Thought for the Day – 29 April – Fifth Sunday of Eastertide and the Memorial of St Catherine of Siena (1347-1380) Doctor of the Church
Catherine of Siena is one of the most remarkable figures of the fourteenth century and had an influence far beyond her holiness of life. She took part in the politics of both Church and State and was a beacon of light in a very difficult time.
The mystical experiences that were to last throughout her whole life and an intimacy with her Saviour that transformed her whole existence began when she was but six years old. She grew up, known for cheerfulness and merriment, with no indication of the astonishing role she was to play in the work of the Church.
In 1364, she became a member of the Third Order of St Dominic and from this time her influence began to grow in Siena as she gathered around her a circle of followers. She began dictating letters to this circle and to take part in public affairs. (She had never learnt to write, which was not uncommon for women in that era). In 1374, she began to interest herself in furthering a crusade against the Turks and in the return of the Pope from Avignon to Rome. In 1376, she went to Avignon to urge Pope Gregory XI to return to Rome. With her encouragement, he did but died shortly thereafter. In 1375, whilst on a trip to Pisa, she received the Stigmata.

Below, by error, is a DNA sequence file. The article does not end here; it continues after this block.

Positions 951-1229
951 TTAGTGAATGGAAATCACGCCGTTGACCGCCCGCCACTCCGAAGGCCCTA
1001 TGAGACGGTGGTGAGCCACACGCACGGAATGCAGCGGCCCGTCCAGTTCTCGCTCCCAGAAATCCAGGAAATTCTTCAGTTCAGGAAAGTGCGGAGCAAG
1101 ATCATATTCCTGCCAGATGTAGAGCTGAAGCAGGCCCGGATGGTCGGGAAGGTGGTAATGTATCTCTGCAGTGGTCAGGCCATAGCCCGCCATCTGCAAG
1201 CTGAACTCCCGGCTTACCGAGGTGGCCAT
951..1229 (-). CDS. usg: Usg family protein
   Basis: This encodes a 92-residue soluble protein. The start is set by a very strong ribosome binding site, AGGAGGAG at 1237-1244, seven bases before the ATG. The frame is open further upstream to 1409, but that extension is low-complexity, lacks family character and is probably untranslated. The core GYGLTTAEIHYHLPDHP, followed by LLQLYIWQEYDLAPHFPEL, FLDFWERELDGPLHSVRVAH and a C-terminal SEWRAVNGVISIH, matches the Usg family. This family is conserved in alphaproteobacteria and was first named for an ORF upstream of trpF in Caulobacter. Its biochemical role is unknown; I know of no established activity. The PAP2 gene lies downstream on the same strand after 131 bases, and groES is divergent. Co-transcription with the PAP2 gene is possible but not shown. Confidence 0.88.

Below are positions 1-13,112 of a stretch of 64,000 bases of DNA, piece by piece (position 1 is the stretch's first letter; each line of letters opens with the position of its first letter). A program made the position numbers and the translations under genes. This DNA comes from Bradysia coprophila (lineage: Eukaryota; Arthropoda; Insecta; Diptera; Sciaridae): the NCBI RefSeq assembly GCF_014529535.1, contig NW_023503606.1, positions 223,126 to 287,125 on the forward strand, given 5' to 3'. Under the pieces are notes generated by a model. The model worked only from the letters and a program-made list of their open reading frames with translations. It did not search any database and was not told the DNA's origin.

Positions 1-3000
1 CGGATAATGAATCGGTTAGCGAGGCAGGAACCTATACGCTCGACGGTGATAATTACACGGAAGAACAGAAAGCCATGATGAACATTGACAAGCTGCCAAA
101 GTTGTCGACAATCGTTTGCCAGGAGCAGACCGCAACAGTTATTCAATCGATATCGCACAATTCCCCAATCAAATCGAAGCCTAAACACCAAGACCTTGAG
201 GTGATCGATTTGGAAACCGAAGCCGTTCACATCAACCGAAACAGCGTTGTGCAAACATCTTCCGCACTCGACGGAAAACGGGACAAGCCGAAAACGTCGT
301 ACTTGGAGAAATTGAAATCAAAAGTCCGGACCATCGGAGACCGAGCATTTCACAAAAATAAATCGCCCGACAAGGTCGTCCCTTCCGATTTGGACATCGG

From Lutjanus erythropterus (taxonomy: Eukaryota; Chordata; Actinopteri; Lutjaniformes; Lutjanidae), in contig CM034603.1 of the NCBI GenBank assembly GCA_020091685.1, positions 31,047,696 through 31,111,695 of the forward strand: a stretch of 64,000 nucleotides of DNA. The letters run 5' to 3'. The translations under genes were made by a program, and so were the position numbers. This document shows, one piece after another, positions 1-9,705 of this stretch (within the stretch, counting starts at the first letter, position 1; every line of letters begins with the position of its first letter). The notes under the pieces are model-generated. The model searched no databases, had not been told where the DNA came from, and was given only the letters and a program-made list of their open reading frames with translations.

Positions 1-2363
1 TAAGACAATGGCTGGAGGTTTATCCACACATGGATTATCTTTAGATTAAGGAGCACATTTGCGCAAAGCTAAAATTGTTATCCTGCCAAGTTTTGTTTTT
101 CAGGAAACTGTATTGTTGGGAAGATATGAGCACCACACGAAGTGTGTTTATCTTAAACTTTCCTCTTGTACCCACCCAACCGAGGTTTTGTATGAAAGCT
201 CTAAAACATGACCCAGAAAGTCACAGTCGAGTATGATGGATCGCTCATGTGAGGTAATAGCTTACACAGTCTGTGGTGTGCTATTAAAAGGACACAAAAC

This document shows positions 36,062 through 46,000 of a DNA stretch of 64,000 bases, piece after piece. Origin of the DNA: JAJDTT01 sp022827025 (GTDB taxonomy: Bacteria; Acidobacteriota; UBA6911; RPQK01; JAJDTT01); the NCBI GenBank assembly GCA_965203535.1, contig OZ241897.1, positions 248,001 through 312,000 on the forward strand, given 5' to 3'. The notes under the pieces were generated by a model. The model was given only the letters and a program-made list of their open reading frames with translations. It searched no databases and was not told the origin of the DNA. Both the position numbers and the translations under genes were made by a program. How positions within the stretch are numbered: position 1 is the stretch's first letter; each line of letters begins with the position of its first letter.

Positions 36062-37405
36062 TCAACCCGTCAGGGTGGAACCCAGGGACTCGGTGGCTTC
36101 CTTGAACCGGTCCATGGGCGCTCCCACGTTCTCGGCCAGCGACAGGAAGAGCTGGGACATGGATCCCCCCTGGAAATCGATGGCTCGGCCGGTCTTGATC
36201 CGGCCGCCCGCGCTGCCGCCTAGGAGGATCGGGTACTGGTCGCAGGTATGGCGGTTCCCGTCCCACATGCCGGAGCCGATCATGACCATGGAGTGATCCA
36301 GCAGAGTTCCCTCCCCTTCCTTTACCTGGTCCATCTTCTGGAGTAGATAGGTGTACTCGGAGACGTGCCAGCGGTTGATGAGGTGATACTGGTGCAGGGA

Pope Gregory’s successor, Urban VI, so alienated the Cardinals who elected him, that they decided to elect another pope. This was the beginning of the Great Western Schism in which two and later three, popes, divided the allegiance of Christendom. Catherine was shattered by this division in the Church and went to Rome to work for the reunification of the Church.
Burdened with sorrow and offering herself for the unity of the Church, Catherine died in Rome on 29 April 1380. She left a huge collection of letters as well as her chief work, The Dialogues.
By the sheer force of her personality, St Catherine converted thousands and the mere sight of her would convert hardened sinners. We may not have her personality but we can reach into the lives of others and influence them for good. We cannot have warmth ourselves, without giving it to others. “Then they said to each other, ‘Did not our hearts burn within us as he talked to us on the road and explained the scriptures to us?’...Luke 24:32
St Catherine of Siena, Pray for us!